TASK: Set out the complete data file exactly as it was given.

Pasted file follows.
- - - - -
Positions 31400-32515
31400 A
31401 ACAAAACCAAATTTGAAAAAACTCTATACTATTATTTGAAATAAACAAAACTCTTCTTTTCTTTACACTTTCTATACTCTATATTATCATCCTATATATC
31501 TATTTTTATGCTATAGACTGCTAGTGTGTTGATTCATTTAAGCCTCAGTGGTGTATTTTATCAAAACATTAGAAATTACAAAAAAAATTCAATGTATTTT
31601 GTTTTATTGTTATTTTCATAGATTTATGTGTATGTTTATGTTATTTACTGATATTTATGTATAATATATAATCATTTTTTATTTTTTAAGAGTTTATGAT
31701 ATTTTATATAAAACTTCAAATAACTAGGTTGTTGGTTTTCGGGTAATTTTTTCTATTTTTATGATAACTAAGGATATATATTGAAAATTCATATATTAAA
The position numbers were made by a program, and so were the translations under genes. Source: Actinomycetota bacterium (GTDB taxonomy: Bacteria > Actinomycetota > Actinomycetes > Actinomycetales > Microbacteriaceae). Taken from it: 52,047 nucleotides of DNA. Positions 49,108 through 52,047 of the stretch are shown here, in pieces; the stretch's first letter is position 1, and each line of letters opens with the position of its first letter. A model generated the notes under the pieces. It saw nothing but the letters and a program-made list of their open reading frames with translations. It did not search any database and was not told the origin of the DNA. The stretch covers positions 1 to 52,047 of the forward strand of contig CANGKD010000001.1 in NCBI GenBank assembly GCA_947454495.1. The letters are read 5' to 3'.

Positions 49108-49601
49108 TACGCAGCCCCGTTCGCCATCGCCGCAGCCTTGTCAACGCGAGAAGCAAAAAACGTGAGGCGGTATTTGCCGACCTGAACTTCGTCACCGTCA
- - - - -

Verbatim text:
Positions 31400-32515
31400 A
31401 ACAAAACCAAATTTGAAAAAACTCTATACTATTATTTGAAATAAACAAAACTCTTCTTTTCTTTACACTTTCTATACTCTATATTATCATCCTATATATC
31501 TATTTTTATGCTATAGACTGCTAGTGTGTTGATTCATTTAAGCCTCAGTGGTGTATTTTATCAAAACATTAGAAATTACAAAAAAAATTCAATGTATTTT
31601 GTTTTATTGTTATTTTCATAGATTTATGTGTATGTTTATGTTATTTACTGATATTTATGTATAATATATAATCATTTTTTATTTTTTAAGAGTTTATGAT
31701 ATTTTATATAAAACTTCAAATAACTAGGTTGTTGGTTTTCGGGTAATTTTTTCTATTTTTATGATAACTAAGGATATATATTGAAAATTCATATATTAAA
The position numbers were made by a program, and so were the translations under genes. Source: Actinomycetota bacterium (GTDB taxonomy: Bacteria > Actinomycetota > Actinomycetes > Actinomycetales > Microbacteriaceae). Taken from it: 52,047 nucleotides of DNA. Positions 49,108 through 52,047 of the stretch are shown here, in pieces; the stretch's first letter is position 1, and each line of letters opens with the position of its first letter. A model generated the notes under the pieces. It saw nothing but the letters and a program-made list of their open reading frames with translations. It did not search any database and was not told the origin of the DNA. The stretch covers positions 1 to 52,047 of the forward strand of contig CANGKD010000001.1 in NCBI GenBank assembly GCA_947454495.1. The letters are read 5' to 3'.

Positions 49108-49601
49108 TACGCAGCCCCGTTCGCCATCGCCGCAGCCTTGTCAACGCGAGAAGCAAAAAACGTGAGGCGGTATTTGCCGACCTGAACTTCGTCACCGTCA